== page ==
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Saldias, GS; Sobarzo, M; Largier, J; Moffat, C; Letelier, R (2012). Seasonal variability of turbid river plumes off central Chile based on high-resolution MODIS imagery. REMOTE SENSING OF ENVIRONMENT, 123, 220-233.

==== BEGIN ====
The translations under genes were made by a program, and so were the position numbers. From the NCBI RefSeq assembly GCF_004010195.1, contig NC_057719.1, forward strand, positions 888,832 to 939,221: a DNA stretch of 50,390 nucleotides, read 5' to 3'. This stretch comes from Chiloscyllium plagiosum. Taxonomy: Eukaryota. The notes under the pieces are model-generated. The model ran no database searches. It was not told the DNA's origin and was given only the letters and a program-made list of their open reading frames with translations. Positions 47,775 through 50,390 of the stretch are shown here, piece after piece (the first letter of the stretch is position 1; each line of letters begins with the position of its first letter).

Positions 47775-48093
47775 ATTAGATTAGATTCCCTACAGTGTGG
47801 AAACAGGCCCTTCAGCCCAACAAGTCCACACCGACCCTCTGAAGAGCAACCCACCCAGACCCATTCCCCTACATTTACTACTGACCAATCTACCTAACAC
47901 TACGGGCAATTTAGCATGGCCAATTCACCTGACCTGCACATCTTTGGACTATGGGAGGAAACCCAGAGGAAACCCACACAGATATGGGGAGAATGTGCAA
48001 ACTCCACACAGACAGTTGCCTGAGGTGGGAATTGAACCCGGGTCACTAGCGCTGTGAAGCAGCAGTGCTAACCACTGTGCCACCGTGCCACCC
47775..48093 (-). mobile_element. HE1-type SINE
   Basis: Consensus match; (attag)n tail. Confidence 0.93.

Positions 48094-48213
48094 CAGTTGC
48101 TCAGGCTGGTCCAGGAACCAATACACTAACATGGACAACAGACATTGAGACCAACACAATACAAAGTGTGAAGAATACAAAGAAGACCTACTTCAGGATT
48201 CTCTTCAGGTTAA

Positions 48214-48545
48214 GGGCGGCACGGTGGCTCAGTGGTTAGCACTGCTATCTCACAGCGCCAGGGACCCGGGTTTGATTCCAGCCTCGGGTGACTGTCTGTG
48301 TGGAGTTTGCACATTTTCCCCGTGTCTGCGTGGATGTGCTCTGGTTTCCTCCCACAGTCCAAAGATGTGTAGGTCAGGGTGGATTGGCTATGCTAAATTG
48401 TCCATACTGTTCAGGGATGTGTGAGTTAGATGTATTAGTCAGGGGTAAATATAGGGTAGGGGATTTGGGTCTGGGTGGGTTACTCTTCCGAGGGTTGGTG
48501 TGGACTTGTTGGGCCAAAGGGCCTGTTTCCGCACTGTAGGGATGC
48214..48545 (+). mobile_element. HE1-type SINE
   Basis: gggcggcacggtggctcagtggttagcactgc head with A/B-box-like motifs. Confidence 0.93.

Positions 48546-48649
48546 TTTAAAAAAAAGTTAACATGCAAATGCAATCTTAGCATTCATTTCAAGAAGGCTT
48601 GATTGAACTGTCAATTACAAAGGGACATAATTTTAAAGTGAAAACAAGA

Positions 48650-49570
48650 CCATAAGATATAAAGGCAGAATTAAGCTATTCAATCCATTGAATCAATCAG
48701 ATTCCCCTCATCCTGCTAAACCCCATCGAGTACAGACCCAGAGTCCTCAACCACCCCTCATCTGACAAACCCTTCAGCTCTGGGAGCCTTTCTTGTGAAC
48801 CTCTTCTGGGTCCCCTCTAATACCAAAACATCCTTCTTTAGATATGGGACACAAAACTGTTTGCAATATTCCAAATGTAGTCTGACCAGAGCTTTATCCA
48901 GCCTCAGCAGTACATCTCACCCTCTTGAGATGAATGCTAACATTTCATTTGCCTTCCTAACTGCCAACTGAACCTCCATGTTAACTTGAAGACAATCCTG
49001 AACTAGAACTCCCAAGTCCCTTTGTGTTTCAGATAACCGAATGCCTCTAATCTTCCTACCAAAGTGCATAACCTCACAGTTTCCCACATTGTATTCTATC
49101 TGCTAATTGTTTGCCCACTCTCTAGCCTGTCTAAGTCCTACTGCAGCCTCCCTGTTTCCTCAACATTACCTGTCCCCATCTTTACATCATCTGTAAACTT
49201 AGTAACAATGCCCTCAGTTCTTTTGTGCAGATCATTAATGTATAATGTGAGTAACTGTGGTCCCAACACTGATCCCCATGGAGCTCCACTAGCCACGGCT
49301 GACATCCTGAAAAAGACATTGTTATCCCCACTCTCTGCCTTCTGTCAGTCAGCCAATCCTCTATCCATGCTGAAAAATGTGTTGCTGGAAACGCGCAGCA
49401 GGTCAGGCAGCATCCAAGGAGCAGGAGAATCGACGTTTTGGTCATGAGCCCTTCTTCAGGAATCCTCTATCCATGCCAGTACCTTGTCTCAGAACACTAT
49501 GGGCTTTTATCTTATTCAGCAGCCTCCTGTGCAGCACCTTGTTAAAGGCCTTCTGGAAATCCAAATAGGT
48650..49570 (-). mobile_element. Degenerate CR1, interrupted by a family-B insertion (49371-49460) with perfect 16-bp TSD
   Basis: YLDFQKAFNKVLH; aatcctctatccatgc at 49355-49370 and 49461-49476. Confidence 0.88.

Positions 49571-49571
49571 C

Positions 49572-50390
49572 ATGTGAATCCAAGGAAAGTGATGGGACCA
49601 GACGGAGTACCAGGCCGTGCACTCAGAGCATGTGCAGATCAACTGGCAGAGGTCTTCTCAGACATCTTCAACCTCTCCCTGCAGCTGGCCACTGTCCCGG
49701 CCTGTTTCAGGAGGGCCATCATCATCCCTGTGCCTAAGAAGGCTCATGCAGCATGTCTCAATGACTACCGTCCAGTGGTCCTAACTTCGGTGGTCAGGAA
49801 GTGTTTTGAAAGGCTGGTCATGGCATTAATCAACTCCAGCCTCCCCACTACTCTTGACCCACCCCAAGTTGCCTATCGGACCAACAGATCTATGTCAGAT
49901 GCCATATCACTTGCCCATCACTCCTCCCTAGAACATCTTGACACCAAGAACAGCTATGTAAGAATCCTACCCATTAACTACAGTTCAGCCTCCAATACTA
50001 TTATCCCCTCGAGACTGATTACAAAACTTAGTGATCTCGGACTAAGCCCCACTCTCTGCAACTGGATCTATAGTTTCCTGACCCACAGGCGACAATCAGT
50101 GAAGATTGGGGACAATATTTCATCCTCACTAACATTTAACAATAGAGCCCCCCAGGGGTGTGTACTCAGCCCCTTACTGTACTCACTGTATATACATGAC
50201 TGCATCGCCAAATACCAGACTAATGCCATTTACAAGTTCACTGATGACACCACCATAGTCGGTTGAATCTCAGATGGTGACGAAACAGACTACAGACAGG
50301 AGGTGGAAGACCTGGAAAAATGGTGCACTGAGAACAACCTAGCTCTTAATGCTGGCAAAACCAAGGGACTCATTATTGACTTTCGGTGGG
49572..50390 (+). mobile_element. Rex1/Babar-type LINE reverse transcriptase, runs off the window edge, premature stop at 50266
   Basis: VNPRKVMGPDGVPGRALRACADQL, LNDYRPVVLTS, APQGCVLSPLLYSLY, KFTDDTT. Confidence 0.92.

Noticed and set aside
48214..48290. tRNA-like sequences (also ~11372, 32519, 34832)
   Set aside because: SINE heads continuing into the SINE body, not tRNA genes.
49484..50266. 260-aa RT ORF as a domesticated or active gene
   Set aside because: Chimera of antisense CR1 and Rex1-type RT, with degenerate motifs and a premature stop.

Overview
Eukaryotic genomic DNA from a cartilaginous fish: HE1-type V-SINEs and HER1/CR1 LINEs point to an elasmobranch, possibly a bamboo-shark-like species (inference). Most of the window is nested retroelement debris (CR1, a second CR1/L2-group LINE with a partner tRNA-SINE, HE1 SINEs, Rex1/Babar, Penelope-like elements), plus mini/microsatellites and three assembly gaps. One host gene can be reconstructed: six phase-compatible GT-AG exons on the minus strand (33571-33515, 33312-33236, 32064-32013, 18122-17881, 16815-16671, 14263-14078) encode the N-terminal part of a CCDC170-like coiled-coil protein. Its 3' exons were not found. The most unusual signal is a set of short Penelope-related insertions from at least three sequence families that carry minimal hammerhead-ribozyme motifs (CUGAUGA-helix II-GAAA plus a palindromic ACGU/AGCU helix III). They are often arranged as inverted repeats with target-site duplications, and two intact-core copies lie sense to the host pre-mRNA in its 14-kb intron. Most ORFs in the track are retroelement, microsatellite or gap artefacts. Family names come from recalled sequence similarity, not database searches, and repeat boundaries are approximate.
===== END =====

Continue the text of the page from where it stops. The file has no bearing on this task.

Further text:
We have studied the seasonal variability of four turbid river plumes along the central Chilean coast using daily, high-resolution images of surface turbidity from MODIS (Moderate Resolution Imaging Spectroradiometer) in combination with measurements of wind, river flow, and hydrographic data. Atmospherically corrected MODIS data reveal strong seasonal variability in the areal extent of plume water, as well as in turbidity levels, which are significantly correlated with seasonality in river discharge. A seasonal climatology of turbid plume patterns shows individual plumes merging into an extensive body of turbid waters attached to the coast during fall (April-June)-winter (July-September) (occurs about 10% of days in fall-winter). During spring (October-December) and summer (January-March), the individual plumes remain distinct and occupy a smaller area close to the coast, when observed (evident on less than 30% of days in spring-summer). In spring-summer most plumes are detected for the northern rivers (Mataquito and Maule). When the plumes merge into a coastal band in fall-winter, a turbid area of more than 1000 km(2) is observed in the study area between 34.85 degrees S and 37.15 degrees S. This occurs following peaks in river discharge combined with the effect of strong southward (downwelling-favorable) winds. An analysis of key non-dimensional numbers shows that buoyancy dominates plume dynamics during summer, whereas inertial forcing associated with river outflow is more important in winter near the coast. Farther offshore (>10 km), the effects of rotation and wind tend to dominate the plume dynamics. (C) 2012 Elsevier Inc. All rights reserved.



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